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hydrillaDave Heck is getting the word out about the hydrilla infestation in southern Cayuga Lake.  Heck has been distributing printed information to help boaters identify hydrilla, keep their boats clean, and to inform them on the correct actions to take when they find hydrilla.  Over the past few weeks he visited both the Lansing Town Board and Village of Lansing trustee meetings to thank the municipalities for their cooperation in helping to get the message out to the public.

"Dave is our leading Hydrilla Hunter along Cayuga Lake's east shore," says Cayuga Lake Watershed Network Steward/Executive Director Hilary Lambert.  "He has been checking for hydrilla along the Lansing shoreline now for three or more years, and has made it his summertime mission to educate lakeshore residents, visitors and town governments about why we do not want hydrilla to spread up the lake."

hydrillaid400Dave Heck has distributed displays like this one in the foyer of the Lansing Town Hall

Lambert calls Heck a 'Hydrilla Hero.'  He is part of the Public Outreach Committee of the Hydrilla Task Force.  The committee is tasked with informing  governments and boaters along the lake from Ithaca to Aurelius. Additionally, the Floating Classroom is offering hydrilla I.D. lake cruises in Seneca and Cayuga counties.  The Cayuga Lake Watershed Network and Heck then follow up by sending Hydrilla I.D. kits to cruise participants.

The I.D. sheet that Heck developed has pictures of hydrilla and plants that look like hydrilla so observers can figure out whether plants they are seeing are really hydrilla.  The other side offers more details about hydrilla and tips for dealing with it if you find it.  The sheet is laminated so it is suitable for use on boats.

"If hydrilla takes hold, it can fill water from bottom to top up to 30 feet deep with a thick green impenetrable mass that makes present-day lake plant growth problems seem like open water," Lambert says.  "For example, if treatment had not been started quickly in Ithaca's Cayuga Inlet after it was first found there in 2011, the city would be mowing boating lanes through the hydrilla, like they do in Florida and other places where it has taken over."

Village of Lansing Mayor Deputy Lynn Leopold thanked Heck, noting that  getting the word out is effective in identifying hydrilla and getting rid of it.

"It's going to take a lot of us to keep people aware," she said.  "It has been found up a little ways from the southeast corner.  It's under treatment but we have to be incredibly vigilant.  The treatments are doing very well in the inlet, but not so much in Fall Creek.  So much water comes through Fall Creek it's difficult to keep the concentration levels (of the treatment chemicals) up, so they may end up treating it again."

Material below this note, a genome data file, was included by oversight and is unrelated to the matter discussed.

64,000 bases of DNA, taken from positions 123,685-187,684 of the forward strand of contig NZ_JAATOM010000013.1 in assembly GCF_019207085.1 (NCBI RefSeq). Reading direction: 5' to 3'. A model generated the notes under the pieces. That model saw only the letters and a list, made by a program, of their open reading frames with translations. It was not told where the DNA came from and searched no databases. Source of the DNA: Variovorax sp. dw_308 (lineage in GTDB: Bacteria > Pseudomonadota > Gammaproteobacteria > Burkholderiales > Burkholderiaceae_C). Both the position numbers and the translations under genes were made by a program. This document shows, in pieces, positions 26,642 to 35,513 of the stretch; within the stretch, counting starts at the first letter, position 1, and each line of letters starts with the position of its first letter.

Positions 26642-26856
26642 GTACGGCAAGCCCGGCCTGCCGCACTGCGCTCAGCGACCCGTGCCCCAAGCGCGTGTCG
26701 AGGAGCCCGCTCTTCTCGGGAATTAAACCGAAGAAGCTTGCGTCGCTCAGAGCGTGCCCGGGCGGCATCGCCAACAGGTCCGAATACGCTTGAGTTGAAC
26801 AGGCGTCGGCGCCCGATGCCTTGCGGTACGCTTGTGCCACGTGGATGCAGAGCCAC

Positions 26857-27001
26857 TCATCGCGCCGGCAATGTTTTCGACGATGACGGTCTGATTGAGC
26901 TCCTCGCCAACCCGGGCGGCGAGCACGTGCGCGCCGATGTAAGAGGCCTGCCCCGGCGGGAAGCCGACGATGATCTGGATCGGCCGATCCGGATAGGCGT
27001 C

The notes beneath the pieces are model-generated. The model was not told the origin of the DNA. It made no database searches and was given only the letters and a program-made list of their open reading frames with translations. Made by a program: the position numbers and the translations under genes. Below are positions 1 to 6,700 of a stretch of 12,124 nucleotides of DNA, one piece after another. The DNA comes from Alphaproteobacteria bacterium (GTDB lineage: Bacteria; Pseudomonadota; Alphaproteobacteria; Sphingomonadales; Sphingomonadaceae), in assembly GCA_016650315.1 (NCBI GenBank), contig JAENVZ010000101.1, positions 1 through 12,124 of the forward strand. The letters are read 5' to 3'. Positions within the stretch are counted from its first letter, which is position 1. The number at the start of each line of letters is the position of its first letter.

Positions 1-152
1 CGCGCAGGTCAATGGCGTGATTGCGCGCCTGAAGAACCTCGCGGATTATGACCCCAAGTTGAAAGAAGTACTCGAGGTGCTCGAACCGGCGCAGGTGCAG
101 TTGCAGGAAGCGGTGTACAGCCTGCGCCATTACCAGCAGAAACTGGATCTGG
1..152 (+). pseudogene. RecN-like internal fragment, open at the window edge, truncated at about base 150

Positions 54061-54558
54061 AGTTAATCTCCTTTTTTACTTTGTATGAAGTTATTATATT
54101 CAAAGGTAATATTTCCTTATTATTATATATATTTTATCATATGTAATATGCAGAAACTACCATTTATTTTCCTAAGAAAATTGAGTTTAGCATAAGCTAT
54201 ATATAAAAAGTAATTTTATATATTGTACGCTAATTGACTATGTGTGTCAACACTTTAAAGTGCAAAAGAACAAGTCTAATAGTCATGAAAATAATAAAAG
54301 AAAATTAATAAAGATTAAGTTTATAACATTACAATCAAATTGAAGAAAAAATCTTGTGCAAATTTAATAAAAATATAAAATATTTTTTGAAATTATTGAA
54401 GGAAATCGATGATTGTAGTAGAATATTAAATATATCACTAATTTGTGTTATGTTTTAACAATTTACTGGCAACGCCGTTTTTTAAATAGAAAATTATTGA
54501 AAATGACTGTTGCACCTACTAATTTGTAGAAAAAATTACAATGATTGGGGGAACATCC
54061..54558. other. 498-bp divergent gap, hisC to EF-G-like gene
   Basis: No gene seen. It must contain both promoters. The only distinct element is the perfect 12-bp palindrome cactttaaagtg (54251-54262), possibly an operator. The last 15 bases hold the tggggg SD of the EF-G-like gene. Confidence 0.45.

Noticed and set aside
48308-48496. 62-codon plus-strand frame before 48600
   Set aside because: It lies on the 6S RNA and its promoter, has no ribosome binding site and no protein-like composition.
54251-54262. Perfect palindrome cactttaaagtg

Heck has distributed the ID kits to boating neighborhoods including his own lakeside neighborhood of Ladoga Park, and this year to municipal offices.  Heck said Town officials including Highway Superintendent Jack French, Parks Superintendent Steve Colt and Town Clerk Debbie Crandall have been helpful in placing DEC signs at Myers Park and Salt Point, boxes of ID kits, as well as creating and installing a sign on Ladoga Landing.  Colt also provided Heck with a mailing list of about 80 boaters who entered the lottery for a slip in the Myers Park Marina this year.  He also thanked Village Clerk Jodi Dake for displaying I.D. sheets in the foyer of the new Village Office.

Lambert says that the efforts to eradicate hydrilla have been successful in the inlet, but new outbreaks have been spotted.  No hydrilla has been found beyond the south end of Cayuga Lake.

"It was first found in August 2011 near the Ithaca Farmers Market in Cayuga Inlet," she says. "But it has crept out of the Inlet, eastward around Newman Golf Course and the Stewart Park outlet of Fall Creek, to several spots in shallow water just offshore of the Tompkins County Visitors Bureau."

hydrilla_heckDave Heck

Heck said a new law that tasks marina owners with enforcing hydrilla removal from boats is scheduled to go into effect next year.

The hydrilla infestation got a lot of press in Ithaca when it was first discovered in the Ithaca Inlet.  Three years later it continues to be a serious concern.

"Some fishermen believe that hydrilla provides good habitat for bass and other species, but studies show that once hydrilla gets too thick, even the fish can’t penetrate it," Lambert says.  "Hydrilla strangles outboard motors, and brings an end to swimming."

Lambert says that identifying and removing hydrilla early is the most effective way to eradicate it, even though chemical treatments were successful in the inlet.

"We think that a better way is to find and remove it early, and save tens of thousands of dollars in treatment and removal costs," she says. "That's why we need hundreds of trained eyes - folks who know what it looks like (it's easy!) and to report it to . It is likely that hydrilla will show up further north along the lake sooner or later - boats and trailers can carry the plants, and it may be that birds are also carriers."

Thanks to Heck and others like him, more people are learning how they can help to rid Cayuga Lake of one of the world’s most invasive plants.

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